Japan is a country with a rich culture and tradition that has been around for centuries. For the Japanese, festivals are an integral part of their lives and they take pride in celebrating them. In fact, there are over 200 different festivals celebrated throughout Japan every year! Some of these celebrations have been around for centuries while others are more recent inventions. What all these festivals have in common though is that they bring people together to celebrate Japanese culture by performing traditional rituals, sporting games, singing songs, and eating food from street vendors.
Here are 8 crazy Japanese festivals to get you excited for festival season.
1) Naked Man – People wearing only fundoshi (loincloth) parade through town while people hurl insults at them. This festival celebrates manhood by showing how brave they can be about being naked in public.
2) Gyoza Eating Contest – Competing teams consisting of five members each eat as many gyoza dumplings as possible within three minutes without using any hands, except for chopsticks.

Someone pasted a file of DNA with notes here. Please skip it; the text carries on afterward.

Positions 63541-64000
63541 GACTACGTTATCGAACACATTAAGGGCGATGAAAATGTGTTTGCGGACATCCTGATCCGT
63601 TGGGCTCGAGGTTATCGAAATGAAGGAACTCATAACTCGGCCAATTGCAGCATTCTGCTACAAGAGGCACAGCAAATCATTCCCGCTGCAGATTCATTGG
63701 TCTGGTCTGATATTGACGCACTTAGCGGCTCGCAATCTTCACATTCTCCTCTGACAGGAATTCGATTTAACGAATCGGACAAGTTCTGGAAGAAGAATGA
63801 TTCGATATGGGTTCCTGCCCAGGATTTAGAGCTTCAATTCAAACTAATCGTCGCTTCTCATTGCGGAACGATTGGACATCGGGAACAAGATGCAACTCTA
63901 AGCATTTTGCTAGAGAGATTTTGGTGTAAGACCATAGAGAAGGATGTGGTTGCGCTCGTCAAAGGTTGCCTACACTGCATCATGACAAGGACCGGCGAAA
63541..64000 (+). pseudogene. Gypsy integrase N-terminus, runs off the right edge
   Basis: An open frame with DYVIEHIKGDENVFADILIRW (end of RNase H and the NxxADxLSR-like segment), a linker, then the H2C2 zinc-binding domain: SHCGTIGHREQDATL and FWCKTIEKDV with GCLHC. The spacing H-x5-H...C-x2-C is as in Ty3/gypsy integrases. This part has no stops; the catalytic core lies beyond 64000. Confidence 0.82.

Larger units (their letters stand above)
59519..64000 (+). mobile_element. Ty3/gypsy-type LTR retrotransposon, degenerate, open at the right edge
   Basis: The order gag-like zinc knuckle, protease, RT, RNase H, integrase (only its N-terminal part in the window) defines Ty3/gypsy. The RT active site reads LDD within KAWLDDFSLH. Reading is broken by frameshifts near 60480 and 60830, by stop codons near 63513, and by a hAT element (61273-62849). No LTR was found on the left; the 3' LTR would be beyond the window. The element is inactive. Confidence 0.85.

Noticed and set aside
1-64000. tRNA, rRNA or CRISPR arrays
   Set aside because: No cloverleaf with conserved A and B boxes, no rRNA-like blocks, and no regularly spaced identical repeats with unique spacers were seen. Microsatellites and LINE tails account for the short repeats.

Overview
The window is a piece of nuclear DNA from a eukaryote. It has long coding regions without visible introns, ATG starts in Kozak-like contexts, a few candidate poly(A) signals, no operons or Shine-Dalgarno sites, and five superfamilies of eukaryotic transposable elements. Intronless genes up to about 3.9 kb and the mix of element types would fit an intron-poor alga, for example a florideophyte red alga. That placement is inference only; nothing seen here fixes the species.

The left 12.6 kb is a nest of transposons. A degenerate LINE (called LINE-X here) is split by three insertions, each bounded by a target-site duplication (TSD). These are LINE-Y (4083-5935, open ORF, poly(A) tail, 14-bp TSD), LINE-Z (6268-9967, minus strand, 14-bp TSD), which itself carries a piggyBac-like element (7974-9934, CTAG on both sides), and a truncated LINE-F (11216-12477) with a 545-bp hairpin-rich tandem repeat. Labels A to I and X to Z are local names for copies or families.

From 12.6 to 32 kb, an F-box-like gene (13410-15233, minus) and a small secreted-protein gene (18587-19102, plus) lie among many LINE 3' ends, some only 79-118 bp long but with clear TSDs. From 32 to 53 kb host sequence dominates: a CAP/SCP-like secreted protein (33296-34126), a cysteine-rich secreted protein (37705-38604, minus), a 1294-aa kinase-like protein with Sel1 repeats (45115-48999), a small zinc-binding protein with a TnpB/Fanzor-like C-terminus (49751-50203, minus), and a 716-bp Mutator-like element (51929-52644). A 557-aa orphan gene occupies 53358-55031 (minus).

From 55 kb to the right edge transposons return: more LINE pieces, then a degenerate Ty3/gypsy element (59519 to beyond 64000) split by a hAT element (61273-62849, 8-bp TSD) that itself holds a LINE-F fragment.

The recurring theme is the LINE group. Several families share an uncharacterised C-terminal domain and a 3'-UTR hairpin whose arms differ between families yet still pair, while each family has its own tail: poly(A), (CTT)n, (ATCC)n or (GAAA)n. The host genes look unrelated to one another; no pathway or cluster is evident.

3) Tanabata Festival – This festival is held on July 7th to commemorate a Chinese legend about two lovers who were separated by the Milky Way and can only meet once a year on July 7th. The story is related to an old Japanese folktale called “The Weaver Girl” where Orihime (the weaver girl) cannot find her lover Hikoboshi (the cowherd boy). At this festival people write their wishes on small pieces of paper and hang
4) Higanbana Matsuri – This festival takes place on March 3rd every year to celebrate the passing of winter into spring. People wear their best clothes and parade around carrying lanterns lit by candles made from wax-covered rice paper; they go through neighborhoods singing songs about how cold it has been lately before finally stopping at a temple for an evening service.
5) The Kawasaki Daifuku Matsuri – A festival dedicated solely to dumplings known as daifuku (a round ball made with rice flour filled with sweetened red bean paste).
6) The Gion Matsuri Festival – This festival features large floats decorated with colorful lanterns, which makes it one of the most famous festivals in Japan.
7) Tengu-no-Hi – Tengu-no-Hi which translates into English as “Fire Festival.” This festival honors tengu, or mountain goblins who wear masks with beaks on them.
8) Hanabi Taikai – Hanabi Taikai, or “Fireworks Festival” This festival takes places in early August and is one of Japan’s biggest festivals. It celebrates the end of summer with fireworks, food stalls, and traditional dancing.